However, it seems that due to the huge discounts that were being offered over the holiday period, the economy fared less well.  Shoppers did their part – picking up lots of great new gadgets, etc. – but the spending per person was less due to the discounts they’ve come to expect. Indeed, according to a National Retail Federation survey, when all was said and done, year-on-year over the four day holiday period the average spending per person was 3.5 percent less than 2015 (coming in at $289.19).  This, despite the fact that there were more customers shopping than a year ago (around three million more).

Post-Election Hunger?

fast-foodDid the election campaign have any impact on fast food chains?  And if so, was that ultimately positive or negative? Either way these companies have been utilizing the election as a data point to explain the ebbs and flows of their businesses in the last few months.

One example of this has been the perception of Jack in the Box executives.  According to an article from the end of last month written by Conor Dougherty in The New York Times, during the campaigns, they concluded that because of so much uncertainty, consumers became less committed to purchasing their cheeseburgers and Jumbo Jacks.

However, after the election that seemed to change.  Gillian Rich, in an article published just last week in Investors Business Daily pointed out that Trump’s “victory has already helped put restaurant stocks back on the menu.”  She wrote that:

“Shares of Jack in the Box, which was added to IBD’s Leaderboard Thursday,  jumped 2.3% to 102.54 on the stock market today, consolidating in a flat base and nearing its buy point of 102.78.”

And it is anticipated that by next week the firm (which is also the proprietor of Qboda Mexican Eats) will have quarterly results that will increase 42% to 88 cents and revenue up 12.6% to $398.67 million.

In general restaurants in New York find it challenging to succeed. It’s always been a tough market but it seems that now – with, increasing rents, a higher minimum wage along with city hall bureaucracy and Instagram-obsessed customers, according to Hailey Eber in The New York Post, “many of the city’s most talented chefs [are] throw[ing] in the dish towel, and New York’s once vibrant dining scene is turning bland.”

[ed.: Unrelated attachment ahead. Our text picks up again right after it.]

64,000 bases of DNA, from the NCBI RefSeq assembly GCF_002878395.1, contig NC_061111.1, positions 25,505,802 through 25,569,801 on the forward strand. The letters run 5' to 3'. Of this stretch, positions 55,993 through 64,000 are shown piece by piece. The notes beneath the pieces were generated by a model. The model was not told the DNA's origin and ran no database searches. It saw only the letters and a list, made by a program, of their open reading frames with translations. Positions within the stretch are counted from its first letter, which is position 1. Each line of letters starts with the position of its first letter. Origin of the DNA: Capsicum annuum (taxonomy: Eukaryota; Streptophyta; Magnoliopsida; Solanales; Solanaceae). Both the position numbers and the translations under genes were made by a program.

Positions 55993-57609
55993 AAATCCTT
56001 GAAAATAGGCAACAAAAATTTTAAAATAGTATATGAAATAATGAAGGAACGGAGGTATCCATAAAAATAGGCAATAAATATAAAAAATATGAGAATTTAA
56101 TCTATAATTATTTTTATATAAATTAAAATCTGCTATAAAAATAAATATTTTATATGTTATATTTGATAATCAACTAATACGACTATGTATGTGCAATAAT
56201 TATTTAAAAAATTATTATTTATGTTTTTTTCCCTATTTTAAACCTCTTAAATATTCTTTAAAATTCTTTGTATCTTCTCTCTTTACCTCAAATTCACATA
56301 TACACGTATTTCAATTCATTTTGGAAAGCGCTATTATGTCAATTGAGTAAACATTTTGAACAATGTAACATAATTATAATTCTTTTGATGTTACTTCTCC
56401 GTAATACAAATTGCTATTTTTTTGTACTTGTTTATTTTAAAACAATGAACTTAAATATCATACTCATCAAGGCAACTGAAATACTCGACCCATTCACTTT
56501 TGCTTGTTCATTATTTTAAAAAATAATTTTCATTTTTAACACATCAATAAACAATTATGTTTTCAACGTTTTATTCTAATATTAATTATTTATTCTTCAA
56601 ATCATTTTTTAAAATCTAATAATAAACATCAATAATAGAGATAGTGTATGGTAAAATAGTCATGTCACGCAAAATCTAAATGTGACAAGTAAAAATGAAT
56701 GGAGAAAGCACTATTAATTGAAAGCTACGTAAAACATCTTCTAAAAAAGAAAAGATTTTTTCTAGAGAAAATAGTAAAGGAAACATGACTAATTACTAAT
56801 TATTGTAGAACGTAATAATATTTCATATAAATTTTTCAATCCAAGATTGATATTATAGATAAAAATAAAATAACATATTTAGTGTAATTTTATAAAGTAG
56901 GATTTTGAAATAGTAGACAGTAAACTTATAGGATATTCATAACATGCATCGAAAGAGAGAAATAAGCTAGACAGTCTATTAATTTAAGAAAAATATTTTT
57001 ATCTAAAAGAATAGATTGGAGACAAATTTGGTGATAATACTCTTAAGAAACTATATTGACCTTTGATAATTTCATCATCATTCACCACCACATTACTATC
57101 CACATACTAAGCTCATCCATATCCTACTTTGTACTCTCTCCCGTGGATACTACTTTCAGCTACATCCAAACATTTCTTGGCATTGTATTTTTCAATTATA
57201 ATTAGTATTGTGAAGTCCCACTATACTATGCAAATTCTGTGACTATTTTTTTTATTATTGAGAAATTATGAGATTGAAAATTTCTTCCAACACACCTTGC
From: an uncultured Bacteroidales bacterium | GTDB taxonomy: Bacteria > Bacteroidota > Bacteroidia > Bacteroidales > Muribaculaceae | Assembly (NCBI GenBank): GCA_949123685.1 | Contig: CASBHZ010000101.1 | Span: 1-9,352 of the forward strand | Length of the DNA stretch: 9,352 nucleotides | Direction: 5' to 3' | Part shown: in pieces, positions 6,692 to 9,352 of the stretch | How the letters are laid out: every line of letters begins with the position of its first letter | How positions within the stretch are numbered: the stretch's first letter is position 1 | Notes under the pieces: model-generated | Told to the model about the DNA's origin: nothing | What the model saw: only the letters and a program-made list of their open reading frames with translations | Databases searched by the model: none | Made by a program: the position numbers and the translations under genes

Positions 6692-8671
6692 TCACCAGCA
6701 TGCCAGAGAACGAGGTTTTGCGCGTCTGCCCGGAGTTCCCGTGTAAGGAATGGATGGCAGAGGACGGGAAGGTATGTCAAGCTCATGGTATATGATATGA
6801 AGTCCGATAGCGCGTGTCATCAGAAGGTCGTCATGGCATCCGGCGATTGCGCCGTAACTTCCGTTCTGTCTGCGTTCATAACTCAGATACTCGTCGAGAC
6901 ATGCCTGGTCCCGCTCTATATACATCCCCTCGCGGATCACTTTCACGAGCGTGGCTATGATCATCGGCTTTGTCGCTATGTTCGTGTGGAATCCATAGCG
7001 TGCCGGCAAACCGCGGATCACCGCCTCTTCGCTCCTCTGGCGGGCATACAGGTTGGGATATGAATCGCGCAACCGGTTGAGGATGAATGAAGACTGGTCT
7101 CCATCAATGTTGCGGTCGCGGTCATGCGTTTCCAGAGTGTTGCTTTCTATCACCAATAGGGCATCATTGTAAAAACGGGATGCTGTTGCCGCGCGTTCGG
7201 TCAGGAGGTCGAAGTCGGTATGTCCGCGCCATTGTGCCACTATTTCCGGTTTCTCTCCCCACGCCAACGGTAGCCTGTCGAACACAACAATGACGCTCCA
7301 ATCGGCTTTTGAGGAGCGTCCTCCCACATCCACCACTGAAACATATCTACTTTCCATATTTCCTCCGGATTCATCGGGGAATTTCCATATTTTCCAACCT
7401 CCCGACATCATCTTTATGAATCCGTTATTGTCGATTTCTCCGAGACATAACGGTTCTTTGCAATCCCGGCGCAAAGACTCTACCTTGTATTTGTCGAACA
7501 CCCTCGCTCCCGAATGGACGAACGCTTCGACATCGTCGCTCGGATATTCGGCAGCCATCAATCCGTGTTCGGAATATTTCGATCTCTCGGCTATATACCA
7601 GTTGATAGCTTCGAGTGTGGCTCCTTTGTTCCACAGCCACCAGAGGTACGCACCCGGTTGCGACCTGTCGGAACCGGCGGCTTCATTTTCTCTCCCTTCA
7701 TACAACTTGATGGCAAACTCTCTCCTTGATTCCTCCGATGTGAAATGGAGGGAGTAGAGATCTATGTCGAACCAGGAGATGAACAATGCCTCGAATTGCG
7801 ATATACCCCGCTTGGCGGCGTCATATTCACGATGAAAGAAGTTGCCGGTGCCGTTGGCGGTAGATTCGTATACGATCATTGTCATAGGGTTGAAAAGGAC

And thus rather than remain in New York, some of the creative talents are leaving for Los Angeles, which seems to have a better reputation – for now – when it comes to survival and success in the restaurant business.


New York Works: Where the Battle of the Big Bucks

newyorkWhere are the highest salaries and best working conditions in New York? We often believe that small firms are the way to go when it comes to the creation of additional jobs.  And that might be true.  But when one is seeking out the highest salaries and greater benefits, the Scale Up New York report found that the smaller-sized companies require assistance against issues that obstruct growth so that they too may be able to provide higher salaries.

The facts speak for themselves.  Firms that employ more than 500 staff members pay an average of $97,839 whereas companies with less than 20 employees pay an average of $49,041. That divergence is way too large. But what happens is, according to Executive Director of the Center for an Urban Future, Jonathan Bowles, is that “small businesses are tripped up just at the point when they try to grow.”  One example of this is how hard it is to get the loan that is often required for expansion given the diminishing number of community banks (half as many as there were in 1992).

Microsoft does not seem to have a problem with working in New York City.  But there again, that is quite the corporation.  In a recent announcement the company said it will be renting office space from WeWork for 300 of its employees in NYC.  This is so that it can give its participating MSFT employees a more flexible office arrangement as with this WeWork membership they will be able to choose from 30 different office locations around the city. As CDO of WeWork, David Fano explained, they are “making a big push into bettering our offerings for what we call ‘enterprise customers.’”